Values are presented as mean ± standard deviation. The temperature is measured in Celsius.
3.2. Symptoms and Signs between the Perforated and Nonperforated Groups
There was no difference in various symptoms and signs and time from admission to surgery between the perforated and nonperforated groups. The duration of symptoms was longer in children with perforated appendicitis compared with nonperforated groups (Table 2).
Categorical values were expressed as n (%), and continuous values were expressed as median (interquartile range). Bold denotes significant P value less 0.05.
3.3. Laboratory Values between the Perforated and Nonperforated Groups
The perforated group had a significantly higher value in WBC count (14,890 ± 723 vs 12,650 ± 558), CRP (8.37 ± 0.84 vs 5.79 ± 0.65), and neutrophils percentage (77.3 vs 65.1) compared with nonperforated groups. The perforated group had a significantly lower level of serum sodium (133 ± 2 vs 137 ± 2) compared with nonperforated groups. ANC, PCT, and DLAC were compared with nonperforated groups. There was no significant difference in platelet count, PCT, DLAC, bilirubin, and AST and ALT levels between the 2 groups (Table 3).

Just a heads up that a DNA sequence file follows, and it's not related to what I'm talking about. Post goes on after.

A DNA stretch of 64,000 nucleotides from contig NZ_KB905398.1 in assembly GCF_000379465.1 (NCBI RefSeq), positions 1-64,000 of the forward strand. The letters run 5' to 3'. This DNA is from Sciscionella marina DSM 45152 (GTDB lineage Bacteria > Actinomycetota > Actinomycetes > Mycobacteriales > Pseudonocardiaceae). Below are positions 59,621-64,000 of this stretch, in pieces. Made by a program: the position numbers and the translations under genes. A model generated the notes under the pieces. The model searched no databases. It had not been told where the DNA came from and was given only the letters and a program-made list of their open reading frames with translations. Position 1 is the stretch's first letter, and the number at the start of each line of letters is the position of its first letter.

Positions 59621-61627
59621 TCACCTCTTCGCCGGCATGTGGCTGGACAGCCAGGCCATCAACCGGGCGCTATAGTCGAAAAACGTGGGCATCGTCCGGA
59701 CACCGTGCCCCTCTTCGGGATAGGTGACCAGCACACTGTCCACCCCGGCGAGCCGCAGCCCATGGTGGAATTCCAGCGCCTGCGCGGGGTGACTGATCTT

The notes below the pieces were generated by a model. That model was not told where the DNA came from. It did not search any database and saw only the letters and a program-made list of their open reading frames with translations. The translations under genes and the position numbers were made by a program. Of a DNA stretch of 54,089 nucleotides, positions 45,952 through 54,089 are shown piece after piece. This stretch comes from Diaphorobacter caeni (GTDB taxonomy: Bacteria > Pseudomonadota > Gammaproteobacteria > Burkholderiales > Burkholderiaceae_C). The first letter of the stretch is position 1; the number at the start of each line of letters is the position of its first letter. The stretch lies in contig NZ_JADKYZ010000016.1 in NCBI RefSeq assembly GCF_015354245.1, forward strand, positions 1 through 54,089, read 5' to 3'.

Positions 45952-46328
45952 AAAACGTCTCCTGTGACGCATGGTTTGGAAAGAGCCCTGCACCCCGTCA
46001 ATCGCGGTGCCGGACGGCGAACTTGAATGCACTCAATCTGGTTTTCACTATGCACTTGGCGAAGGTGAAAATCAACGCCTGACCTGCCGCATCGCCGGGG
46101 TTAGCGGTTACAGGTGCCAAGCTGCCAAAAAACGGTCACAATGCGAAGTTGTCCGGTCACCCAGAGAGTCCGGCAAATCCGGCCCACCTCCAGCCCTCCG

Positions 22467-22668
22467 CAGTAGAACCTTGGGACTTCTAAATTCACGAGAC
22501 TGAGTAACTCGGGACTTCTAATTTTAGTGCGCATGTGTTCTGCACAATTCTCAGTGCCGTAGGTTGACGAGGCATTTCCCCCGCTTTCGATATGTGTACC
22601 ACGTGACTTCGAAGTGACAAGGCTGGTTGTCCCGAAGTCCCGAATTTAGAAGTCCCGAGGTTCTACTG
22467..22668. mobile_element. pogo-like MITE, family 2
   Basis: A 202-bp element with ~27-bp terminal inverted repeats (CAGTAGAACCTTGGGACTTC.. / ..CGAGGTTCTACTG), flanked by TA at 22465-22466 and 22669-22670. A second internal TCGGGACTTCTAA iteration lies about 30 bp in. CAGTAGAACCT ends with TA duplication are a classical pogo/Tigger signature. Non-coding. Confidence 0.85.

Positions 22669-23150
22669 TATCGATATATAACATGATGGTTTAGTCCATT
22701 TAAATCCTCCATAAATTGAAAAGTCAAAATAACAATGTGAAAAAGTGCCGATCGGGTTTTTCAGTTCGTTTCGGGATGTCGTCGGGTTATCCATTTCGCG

Values are presented as mean ± standard deviation. WBC, white blood cell; CRP, C-reactive protein; PCT, procalcitonin; DLAC, D-lactate; AST, aspartate aminotransferase; ALT, alanine aminotransferase. Bold denotes significant P value less 0.05.
3.4. Risk Factors Associated with Perforated Diagnosis of Acute Appendicitis
In logistic regression analysis, our results showed that elevated white blood cell count (>12000 mm3) with CRP level (>8 mg/dL) and elevated neutrophils percentage (>74%) with CRP (>8 mg/dL) increased the odds of a perforated diagnosis of acute appendicitis. However, duration of symptoms, WBC count, CRP, neutrophils percentage, and serum sodium level did not increase the odds of a perforated diagnosis of acute appendicitis despite their values were significantly different between groups (Table 4).